Everyday Life Political


Skullduggery (spelled with either a “k” or “c” and/or two “l”s) comes from the Scottish word for adultry:  “sculdudrie”.  The word is used in modern parlance as a term for underhanded dealings or trickery, often political in nature.  Ex. The skullduggery that was Watergate.

The word Skullduggery has been used to title various things from a 1970s Burt Reynolds film to the University of Adelaide orientation week, established in 1896.  

Maritime Names Political Shakespeare


The word “filibuster” can be traced back to a label given to pirates who marauded trade routes in the 17th and 18th centuries.   It originated from the Dutch word vrijbuiter, which literally translates to  “freebooter,”  [vrij (“‘free’”) +‎ buit (“‘booty’”) +‎ er].

The term spread across Europe with the Spanish and French translating it into filibustero and filibustier,  respectively.

Americans adapted the spelling and pronunciation to “filibuster” and expanded the definition to include mercenaries engaged in illicit military actions against foreign governments, referring in particular to Southern adventurers in Latin America.

In the mid-1800s, “filibuster” became popular in the U. S. Congress as a euphemism for delaying or blocking the passing of legislation by taking advantage of the procedural rules to hold the floor for inordinate amounts of time.    Senator Huey Long (D-LA) demonstrated a particular talent for filibustering, reciting everything from Shakespeare to recipes for Southern dishes for up to 15 hours at a time.

Everyday Legal Life Political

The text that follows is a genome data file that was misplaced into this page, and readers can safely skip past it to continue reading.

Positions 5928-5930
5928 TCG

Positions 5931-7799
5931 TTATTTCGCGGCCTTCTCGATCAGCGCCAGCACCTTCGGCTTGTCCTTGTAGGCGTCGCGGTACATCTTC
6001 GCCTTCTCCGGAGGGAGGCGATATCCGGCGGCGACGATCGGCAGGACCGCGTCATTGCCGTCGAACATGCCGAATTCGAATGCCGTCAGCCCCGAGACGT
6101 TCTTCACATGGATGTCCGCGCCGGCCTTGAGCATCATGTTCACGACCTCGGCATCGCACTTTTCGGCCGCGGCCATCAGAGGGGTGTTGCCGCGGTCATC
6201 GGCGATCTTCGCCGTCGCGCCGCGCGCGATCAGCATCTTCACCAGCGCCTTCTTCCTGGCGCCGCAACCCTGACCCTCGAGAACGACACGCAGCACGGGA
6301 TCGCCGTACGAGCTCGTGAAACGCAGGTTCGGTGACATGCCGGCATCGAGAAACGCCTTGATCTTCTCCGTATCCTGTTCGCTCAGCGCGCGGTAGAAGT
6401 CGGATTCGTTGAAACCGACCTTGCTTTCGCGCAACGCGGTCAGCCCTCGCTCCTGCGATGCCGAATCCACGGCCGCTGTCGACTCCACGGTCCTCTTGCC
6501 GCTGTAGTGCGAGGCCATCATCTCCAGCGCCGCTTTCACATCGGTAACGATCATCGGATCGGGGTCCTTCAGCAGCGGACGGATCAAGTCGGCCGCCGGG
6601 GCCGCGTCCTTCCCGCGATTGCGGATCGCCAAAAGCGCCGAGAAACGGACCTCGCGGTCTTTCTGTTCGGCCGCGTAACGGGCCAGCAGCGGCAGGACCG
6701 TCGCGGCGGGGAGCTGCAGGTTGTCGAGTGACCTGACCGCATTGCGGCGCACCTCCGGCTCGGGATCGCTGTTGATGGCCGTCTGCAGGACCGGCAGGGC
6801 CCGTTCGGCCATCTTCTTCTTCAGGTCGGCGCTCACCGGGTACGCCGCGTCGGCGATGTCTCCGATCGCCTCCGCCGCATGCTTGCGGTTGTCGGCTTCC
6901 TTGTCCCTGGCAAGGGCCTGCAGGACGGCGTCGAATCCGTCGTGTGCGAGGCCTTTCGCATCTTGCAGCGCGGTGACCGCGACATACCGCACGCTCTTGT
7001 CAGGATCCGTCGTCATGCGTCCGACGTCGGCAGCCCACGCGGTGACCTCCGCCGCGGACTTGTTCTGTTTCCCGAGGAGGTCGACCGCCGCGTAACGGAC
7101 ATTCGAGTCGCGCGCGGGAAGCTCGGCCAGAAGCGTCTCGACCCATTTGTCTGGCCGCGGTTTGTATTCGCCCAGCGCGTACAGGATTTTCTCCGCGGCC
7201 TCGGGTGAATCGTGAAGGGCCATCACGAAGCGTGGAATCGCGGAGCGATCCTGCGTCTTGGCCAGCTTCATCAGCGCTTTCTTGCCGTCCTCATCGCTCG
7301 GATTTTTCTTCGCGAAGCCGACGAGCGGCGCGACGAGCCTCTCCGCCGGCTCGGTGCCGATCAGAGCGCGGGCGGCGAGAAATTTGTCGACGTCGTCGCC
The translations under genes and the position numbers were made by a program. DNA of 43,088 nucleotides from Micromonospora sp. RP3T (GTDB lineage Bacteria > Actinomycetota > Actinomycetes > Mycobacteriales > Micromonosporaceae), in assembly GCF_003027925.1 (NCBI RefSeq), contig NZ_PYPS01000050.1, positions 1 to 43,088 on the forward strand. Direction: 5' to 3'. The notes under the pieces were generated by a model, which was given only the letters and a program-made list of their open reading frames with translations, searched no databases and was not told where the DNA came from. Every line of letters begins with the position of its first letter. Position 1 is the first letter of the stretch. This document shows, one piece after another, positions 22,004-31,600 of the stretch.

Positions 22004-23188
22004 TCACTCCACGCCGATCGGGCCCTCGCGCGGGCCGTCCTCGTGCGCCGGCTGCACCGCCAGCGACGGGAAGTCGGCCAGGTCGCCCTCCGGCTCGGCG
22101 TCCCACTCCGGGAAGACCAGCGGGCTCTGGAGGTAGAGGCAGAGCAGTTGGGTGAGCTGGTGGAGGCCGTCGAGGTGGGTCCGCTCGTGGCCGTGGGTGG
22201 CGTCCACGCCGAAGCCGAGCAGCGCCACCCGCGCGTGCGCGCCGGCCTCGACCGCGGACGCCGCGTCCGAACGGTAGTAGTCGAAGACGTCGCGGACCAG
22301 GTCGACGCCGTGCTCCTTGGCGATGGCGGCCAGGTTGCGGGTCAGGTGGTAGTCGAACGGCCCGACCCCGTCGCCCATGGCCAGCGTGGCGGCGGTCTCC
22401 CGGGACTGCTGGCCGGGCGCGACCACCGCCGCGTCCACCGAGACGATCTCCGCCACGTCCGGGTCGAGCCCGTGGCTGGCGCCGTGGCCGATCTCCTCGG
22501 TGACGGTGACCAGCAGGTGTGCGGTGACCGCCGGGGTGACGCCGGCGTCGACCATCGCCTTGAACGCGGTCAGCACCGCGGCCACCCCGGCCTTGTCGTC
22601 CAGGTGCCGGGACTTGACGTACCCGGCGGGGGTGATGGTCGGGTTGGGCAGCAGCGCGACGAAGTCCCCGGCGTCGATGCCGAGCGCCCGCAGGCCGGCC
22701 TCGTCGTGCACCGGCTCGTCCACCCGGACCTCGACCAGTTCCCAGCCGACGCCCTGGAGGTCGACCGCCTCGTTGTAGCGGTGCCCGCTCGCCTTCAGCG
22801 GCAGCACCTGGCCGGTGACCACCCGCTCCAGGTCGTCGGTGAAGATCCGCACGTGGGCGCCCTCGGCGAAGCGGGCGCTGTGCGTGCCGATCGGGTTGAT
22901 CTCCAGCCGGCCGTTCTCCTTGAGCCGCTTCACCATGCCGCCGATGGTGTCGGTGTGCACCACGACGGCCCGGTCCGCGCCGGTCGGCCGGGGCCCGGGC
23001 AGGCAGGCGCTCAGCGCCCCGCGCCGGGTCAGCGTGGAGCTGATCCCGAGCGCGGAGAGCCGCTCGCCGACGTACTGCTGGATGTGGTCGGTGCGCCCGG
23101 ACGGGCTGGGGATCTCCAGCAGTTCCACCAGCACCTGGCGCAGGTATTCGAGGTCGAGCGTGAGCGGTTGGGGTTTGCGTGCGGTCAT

Rule of Thumb

According to ancient law, husbands were allowed to beat their wives with sticks that were no wider than the width of their thumb. Hence, the ‘rule of thumb’.

Everyday Legal Life Political


‘Posse’ started out as a technical term in law, part of the term ‘posse comitatus,’ which in Medieval Latin meant ‘power of the county.’

As such, it referred to a group of citizens summoned by a sheriff to preserve the public peace as allowed for by law. ‘Preserving the public peace’ so often meant hunting down a supposed criminal that ‘posse’ eventually came to mean any group organized to make a search or embark on a mission.

In even broader use it can refer to any group, period. Sometimes nowadays that group is a gang or a rock band but it can as easily be any bunch of politicians, models, architects, tourists, children, or what have you, acting in concert.

Legal Life Oddities Political

Pork Barrel

You might expect that the original pork barrels were barrels for storing pork — and you’re right. In the early 19th century, that’s exactly what ‘pork barrel’ meant.

But, the term was also used figuratively to mean ‘a supply of money’ or ‘one’s livelihood’ (a farmer, after all, could readily turn pork into cash).

When 20th-century legislators doled out appropriations that benefited their home districts, someone apparently made an association between the profit a farmer got from a barrel of pork and the benefits derived from certain state and federal projects. By 1909, ‘pork barrel’ was being used as a noun naming such government appropriations, and today the term is often used attributively in constructions such as ‘pork barrel politics’ or ‘pork barrel project.’